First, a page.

UL students design a template for a Georgian city

Anne Sheridan

Reporter:

Anne Sheridan

rebuilding Limerick’s decaying Georgian core should be the city’s main aim if it wants to revitalise itself over the coming years.

rebuilding Limerick’s decaying Georgian core should be the city’s main aim if it wants to revitalise itself over the coming years.

That is the view of architecture students at the University of Limerick, who have presented their model of how Limerick could look. Rather than having sections of the arts community displaced across the city, the students propose having “one nucleated or centralised” arts block.

Centres of graffiti in laneways throughout the city could also encourage less anti-social behaviour, whilst creating a diverse community, leading to pop-up restaurants and cafes, similar to what has emerged in Berlin, they said.

The students hosted a debate on their proposals in the Hunt Museum on Friday last, which was well attended by architects in the city and representatives of both Limerick councils.

“Limerick is turning is back on its best features - the river and the Georgian quarter. But this is an exciting time for us. We have created the potential to start the city working again,” said architecture student Aidan O’Dea.

A new library, cinema, student housing, a block for housing for families are among their other ideas, to encourage people to live in the city. Of the eight students currently working on this project, the majority said they live in Castletroy, but would move to the city if there was a more reliable bus service to and from UL. One of the students said some of their friends that not visited the city at all in daylight hours.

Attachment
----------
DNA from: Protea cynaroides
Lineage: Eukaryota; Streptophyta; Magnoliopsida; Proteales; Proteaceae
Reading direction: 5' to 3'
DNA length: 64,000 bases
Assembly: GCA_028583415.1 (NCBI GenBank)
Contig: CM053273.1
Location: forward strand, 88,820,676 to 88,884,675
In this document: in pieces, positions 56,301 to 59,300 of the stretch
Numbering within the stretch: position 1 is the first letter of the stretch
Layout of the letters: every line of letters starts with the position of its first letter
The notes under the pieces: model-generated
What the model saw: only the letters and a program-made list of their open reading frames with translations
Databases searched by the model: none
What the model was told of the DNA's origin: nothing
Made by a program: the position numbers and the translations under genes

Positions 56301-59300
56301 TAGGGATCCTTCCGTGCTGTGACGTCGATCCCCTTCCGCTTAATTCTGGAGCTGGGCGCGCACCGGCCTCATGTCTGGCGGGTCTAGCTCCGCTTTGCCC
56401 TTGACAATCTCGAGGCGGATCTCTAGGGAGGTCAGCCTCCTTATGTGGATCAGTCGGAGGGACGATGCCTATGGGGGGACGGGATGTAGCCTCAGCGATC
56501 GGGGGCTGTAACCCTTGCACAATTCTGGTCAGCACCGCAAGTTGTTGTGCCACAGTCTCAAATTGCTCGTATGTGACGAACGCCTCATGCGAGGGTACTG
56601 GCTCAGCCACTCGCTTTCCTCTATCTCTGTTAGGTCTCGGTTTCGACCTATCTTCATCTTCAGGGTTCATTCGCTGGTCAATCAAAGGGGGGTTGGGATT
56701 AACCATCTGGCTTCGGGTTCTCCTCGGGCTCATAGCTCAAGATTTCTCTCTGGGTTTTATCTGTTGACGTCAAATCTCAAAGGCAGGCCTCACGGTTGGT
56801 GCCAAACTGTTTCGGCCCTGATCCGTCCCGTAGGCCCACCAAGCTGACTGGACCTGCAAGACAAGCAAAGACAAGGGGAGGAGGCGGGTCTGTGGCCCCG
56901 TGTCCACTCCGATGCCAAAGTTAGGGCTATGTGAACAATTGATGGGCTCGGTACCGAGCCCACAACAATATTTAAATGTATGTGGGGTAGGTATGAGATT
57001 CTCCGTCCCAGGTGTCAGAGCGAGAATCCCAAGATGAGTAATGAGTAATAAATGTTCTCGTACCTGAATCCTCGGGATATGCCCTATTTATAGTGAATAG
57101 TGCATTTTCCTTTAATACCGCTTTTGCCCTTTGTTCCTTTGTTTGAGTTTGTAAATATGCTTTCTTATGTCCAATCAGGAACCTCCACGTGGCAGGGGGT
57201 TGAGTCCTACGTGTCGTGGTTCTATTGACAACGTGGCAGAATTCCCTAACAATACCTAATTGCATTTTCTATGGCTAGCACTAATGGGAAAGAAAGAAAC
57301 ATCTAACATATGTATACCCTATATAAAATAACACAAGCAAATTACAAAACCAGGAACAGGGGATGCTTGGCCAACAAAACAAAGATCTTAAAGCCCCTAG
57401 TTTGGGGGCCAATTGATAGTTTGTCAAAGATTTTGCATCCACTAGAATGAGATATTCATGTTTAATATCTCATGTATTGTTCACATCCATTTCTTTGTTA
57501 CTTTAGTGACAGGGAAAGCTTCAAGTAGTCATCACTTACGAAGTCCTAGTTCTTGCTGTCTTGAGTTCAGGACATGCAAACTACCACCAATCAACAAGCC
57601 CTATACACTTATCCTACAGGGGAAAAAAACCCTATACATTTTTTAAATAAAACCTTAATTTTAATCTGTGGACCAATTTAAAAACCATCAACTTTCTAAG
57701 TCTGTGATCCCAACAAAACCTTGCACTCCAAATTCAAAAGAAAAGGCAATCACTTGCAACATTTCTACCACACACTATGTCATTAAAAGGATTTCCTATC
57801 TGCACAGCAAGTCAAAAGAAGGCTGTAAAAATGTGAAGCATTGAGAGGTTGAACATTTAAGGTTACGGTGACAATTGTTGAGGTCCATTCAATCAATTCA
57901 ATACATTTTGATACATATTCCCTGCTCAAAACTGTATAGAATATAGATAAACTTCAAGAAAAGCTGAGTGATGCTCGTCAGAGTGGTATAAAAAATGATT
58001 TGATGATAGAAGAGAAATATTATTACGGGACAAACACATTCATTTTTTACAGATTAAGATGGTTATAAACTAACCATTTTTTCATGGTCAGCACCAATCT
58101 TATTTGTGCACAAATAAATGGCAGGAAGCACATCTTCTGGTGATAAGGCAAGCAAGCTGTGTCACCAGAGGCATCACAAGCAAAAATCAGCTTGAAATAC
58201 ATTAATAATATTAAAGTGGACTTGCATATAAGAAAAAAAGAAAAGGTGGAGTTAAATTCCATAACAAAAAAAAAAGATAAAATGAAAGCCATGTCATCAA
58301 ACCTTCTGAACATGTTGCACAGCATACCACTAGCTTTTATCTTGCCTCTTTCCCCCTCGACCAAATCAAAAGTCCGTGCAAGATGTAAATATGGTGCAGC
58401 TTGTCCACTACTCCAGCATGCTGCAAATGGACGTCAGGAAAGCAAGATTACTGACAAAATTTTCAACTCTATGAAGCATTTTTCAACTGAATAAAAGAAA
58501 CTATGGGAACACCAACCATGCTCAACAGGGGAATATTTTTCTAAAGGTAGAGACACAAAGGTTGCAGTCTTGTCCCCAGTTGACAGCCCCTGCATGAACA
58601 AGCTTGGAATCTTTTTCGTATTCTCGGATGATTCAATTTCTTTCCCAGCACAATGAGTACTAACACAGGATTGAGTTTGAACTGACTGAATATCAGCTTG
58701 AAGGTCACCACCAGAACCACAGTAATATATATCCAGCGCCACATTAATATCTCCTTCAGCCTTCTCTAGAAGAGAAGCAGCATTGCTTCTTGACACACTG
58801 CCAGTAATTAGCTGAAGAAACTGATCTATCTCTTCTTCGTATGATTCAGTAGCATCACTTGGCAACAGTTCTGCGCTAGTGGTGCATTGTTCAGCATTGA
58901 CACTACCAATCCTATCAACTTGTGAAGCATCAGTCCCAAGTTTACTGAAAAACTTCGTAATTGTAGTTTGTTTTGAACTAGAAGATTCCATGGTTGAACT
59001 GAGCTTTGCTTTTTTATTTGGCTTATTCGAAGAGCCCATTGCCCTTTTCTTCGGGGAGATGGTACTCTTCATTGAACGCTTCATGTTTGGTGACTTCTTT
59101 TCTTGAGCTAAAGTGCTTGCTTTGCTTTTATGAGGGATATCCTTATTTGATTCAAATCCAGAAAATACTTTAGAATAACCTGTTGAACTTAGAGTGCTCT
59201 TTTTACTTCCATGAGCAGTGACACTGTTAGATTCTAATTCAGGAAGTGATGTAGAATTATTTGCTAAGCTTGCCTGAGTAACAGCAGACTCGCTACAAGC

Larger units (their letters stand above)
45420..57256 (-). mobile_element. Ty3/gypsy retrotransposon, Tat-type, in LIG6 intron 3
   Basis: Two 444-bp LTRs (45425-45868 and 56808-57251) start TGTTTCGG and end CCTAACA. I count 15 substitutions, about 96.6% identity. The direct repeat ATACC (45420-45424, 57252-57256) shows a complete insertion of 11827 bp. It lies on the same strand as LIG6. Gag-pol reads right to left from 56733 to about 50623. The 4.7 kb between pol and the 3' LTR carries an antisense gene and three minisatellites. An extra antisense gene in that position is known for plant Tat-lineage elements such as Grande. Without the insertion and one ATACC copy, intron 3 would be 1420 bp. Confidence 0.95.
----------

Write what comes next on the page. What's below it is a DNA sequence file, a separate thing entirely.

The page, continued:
The students are seeking to identify ways to encourage more people to live in the city, and counter-act the doughnut effect the city has become enslaved by in recent years. But the trend can be reversed.

“The doughnut effect that Limerick is experiencing,” said student Andrew Griffin, “is the same thing that happened in New York and Detroit in the 1980s. So it’s really common as a problem in cities. Limerick is on a cusp now – it has a choice whether to go up or down. It’s a beautiful city, but it’s Georgian heritage isn’t used.”

Likewise, Aidan believes another shopping centre - even if it is in the city and contains Marks & Spencer - will not solve the city’s ills. “We don’t need to replicate the Crescent Shopping Centre in the city for the city to be a success.” Another debate will be held on Friday, March 1. See Ur Limerick on Facebook for more details.